Search the Community
Showing results for tags 'NCC1701'.
Found 1 result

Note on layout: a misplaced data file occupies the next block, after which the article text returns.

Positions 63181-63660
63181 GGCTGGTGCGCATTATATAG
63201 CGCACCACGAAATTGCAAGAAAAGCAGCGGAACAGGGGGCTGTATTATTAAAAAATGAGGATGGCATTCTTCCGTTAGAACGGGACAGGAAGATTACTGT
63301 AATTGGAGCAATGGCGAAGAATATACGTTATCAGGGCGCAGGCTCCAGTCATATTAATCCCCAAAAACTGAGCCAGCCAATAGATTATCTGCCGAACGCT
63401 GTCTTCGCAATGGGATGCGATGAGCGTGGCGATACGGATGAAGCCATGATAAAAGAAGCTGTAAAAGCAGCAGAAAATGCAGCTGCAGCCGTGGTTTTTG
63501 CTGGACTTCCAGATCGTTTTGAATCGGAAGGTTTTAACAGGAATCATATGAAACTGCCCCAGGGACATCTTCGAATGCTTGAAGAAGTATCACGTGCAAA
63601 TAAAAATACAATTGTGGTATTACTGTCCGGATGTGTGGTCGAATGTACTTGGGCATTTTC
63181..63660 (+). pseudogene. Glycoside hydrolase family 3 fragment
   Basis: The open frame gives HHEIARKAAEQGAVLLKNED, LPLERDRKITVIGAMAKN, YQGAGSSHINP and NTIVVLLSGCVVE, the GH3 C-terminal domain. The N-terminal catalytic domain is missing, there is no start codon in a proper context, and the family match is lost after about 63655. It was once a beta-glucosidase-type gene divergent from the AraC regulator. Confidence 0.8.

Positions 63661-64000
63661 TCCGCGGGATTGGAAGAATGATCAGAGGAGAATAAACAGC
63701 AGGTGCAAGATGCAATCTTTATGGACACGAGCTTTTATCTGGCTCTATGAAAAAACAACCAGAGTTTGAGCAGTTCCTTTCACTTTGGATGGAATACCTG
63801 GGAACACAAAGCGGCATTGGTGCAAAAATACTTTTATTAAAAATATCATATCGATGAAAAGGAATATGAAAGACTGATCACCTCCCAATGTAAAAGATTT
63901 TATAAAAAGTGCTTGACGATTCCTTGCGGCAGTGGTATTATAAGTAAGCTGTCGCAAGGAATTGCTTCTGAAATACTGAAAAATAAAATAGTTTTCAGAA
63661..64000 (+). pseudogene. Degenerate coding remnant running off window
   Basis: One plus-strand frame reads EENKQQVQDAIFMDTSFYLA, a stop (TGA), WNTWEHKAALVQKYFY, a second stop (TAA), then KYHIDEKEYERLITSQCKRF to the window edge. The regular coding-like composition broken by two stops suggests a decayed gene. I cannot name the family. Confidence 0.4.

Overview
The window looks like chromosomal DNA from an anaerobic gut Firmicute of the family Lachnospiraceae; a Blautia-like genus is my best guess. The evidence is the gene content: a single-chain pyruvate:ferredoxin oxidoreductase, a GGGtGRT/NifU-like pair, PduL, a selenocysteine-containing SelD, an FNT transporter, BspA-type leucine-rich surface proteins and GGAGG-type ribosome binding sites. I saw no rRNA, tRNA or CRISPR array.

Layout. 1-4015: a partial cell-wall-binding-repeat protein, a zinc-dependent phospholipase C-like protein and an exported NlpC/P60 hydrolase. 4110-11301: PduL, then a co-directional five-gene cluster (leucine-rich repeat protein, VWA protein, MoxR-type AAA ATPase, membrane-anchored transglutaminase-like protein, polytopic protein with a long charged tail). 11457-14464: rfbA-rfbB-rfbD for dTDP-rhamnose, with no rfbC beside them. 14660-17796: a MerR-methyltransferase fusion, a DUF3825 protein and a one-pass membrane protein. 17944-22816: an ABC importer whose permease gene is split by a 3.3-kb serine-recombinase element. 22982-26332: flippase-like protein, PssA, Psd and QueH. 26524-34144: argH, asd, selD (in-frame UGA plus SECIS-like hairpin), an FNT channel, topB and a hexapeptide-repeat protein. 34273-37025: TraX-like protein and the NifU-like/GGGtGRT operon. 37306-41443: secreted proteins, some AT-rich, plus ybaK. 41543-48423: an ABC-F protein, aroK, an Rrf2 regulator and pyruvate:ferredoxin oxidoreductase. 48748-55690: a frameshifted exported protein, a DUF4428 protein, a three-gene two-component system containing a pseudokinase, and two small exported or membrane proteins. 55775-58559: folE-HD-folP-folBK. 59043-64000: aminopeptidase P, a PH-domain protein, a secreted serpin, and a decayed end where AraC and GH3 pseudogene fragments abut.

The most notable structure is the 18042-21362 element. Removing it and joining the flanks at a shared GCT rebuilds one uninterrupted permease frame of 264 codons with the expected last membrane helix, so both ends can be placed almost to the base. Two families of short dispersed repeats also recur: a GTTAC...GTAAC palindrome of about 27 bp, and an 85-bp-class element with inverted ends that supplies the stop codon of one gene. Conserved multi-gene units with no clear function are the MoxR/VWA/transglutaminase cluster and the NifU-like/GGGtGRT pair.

Hi all, I've been here a few weeks now and though it was about time I showed you what I'm up to. I've very fond memories of watching Star Trek (TOS) as a kid in the 80's with my dad and my brother and it's one of the few things that has really stuck with me through changing times. The Enterprise itself I find mesmerising, it's graceful and each part of the ship has a clear purpose, a design classic and I love it. My favourite itteration has to be the refit, which I hope to build at some point in the future So, I got in to modelling because I wanted a decent model Enterprise, I've had a few very small die-cast models but they are always lacking something. I found the Revell kit online and decided that I'd build my own, LED lights and all. Now I've well and truly got the modelling bug, I've bought the Star Trek Starship Voyager for my next model, I've built a small Star Destroyer and plan to build models from Battlestar and other Star Trek models Here's some photos that I took while building my Enterprise, I wasnt originally planning on posting them online but then I found this place, so here it goes! 1. What a great start, I ruined my first model! I wanted to light my model with LEDs, so it had to be light-proofed. So the insides of the model had a coat of adhesion promoter, followed by black, then a silver or while coat would be painted to make it reflective. I was watching lots of Boyd's Trekworks Youtube videos for info and he used a heat gun on a gentle heat to aid the drying process.... I'll never do that again, my model melted You can see the plastic deformation from the heat in this image. It also shows my initial plan for lighting, which was to cover all windows with grease-proof paper, which diffuses the light, then placing LED's around the ship to light them up. 2. Saucer section interior is about ready So after buys a replacement model I started again, with a few important lessons learned This image shows the insides of the saucer section, painted and with the windows covered. I used 'Revell Contacta Liquid Special' to glue the clear windows in place, and to glue the greese-proof paper in place. The secondary hull, again with the inside prepared for lighting, it's had a black coat followed by a light coat to refelct the light. By this time I'd also started experimenting with LEDs, the breadboard in this photo had a 555 Timer chip and a 4017 Decade counter, they'll be used for the rotating lights of the Warp Nacells and the blinking navigation lights. 4.Let there be light! Not sure of the best positioning and arrangement of LEDs I just dove in with something that looked like it would give good coverage. I know some people use fewer but brighter LEDs, and some use LED tape/strips, which I might look at using in the future. Each LED has a resistor attached, and they're all in parallel, so if one should fail the others will continue to work. 5. Glue. After lighting the secondary hull in a similar way I was ready to glue a few parts together. Which I was pretty worried about as I considered it opportunity to ruin yet another model. I used Revel Contacta Professional glue and found my fears were unfounded, thankfully 6. Circuits To light this model I would need to build some circuits to handle the navigation lights and the rotating buzzard collector effects. So I bought the relevant gear from Maplin (I now use RS instead) and designed a few circuits in Pad2Pad, which is excellent free circuit design software. The first completed circuit was for the navigation lights, I was initially planning to put it inside the model but then decided I would fit it in the stand instead. 7. Warp Nacell Test #1 You saw my breadboard with a few components in an earlier photo. This is basically how the Buzzard Collector effect works on my model, The red, orange and green LEDs are aranged in a circle and give the impression of rotation. 8.Warp Nacell Circuit fitting After designing my Warp Nacell circuit in Pad2Pad, I printed it off, cut it out and placed it in it's intended final position to make sure it would fit. The circular plastic piece has holes drilled in it to receive the LEDs, 12 of them (for a single Nacell). 9. Assembled Warp Nacell Board After building the warp nacell board I fit it in place. Now you can also see how the LEDs sit. It's a pretty tight space so I was pleased that everything went in with no problems In the video below, the middle light isnt connected to any power, it will eventually be 'always-on' to provide a steady red glow. The camera doesnt really do the below any justice. 10. Closed up my first Warp Necell - and made my second big mistake It's amazing isnt it that you can do something, then the instant you finish you realise you've done it wrong. I guess it's not really that big a deal, the model isn't completely accurate anyway and I'd already decided that I would'nt worry about that this time. But this mistake was easily avoidably, yet at the crutial point I... put the wrong circuit in the wrong nacell, so the buzzard collectors now spin in the wrong direction. Only a Trek fan would notice, but it's annoying all the same. Still, after much grumpiness I think I can live with it. 11. Connecting the Pylons and the Seconday Hull. I'd already glued the warp nacells to the support pylons and let those set, I'd also done some work on removing the seams on all the parts glued so far. Now it was time to connect the wiring up and glue them to the secondary hull. With the wiring connected and the pylons glued on to the secondary hull, it looked like the area would be under a fair bit of stress, so I stuck a clamp in place to hold things together while they set. 12. Windows, I hate Windows I bought some masking fluid so that I could mask the windows, but found it to be far to imprecise and the results (of tests I did on my melted saucer section) were pretty messy. So after getting some advice right here on Britmodeller (thanks guys, you know who you are) I settled on masking the windows with masking tape. I used a scalpal to cut small rectangles working on one at a time. It took ages. I have used the masking fluid on a few of the larger clear pieces, but I'm still not impressed with the result, maybe I just need more practice with it! 13. All Masked, Time for the Primer With all the clear parts masked I bought myself a 'lazy suzan' and gave the entire ship a coat of Hycote Adhesion Promoter and then a nice coat of Hycote grey primer. No way was I going anywhere near this thing with a heat gun The wires you see here will eventually be fed through the stand in to the base. I found the Hycote cans give excellent fast coverage, pretty cheep too. 14. Base Color With the primer dry it was time to start mixing colours (as per the model instructions) and giving it some proper color. I used a 'Sparmax Arism Mini' Airbrush to spray the model, with Revel Aqua Color paints. I found that thinning the paint 2-parts paint to 1-part thinner worked pretty well. I'd aslo sprayed the deflector dish, I love that copper colour and started giving the warp nacell and impulse engines some colour. I was having trouble cutting the masking tape perfectly to cover the inside of the impulse engines, so decided to try the masking fluid. The result was not great but I think It'll look fine if I touch it up with a brush. So, that's my model so far. It's the first model I've ever build and while I've found it quite challenging I've really enjoyed it and plan to do many more in the future. I'll post more photos and videos as I make more progress. And thanks to everyone here for accepting me in to the site and giving me some great tips! Cheers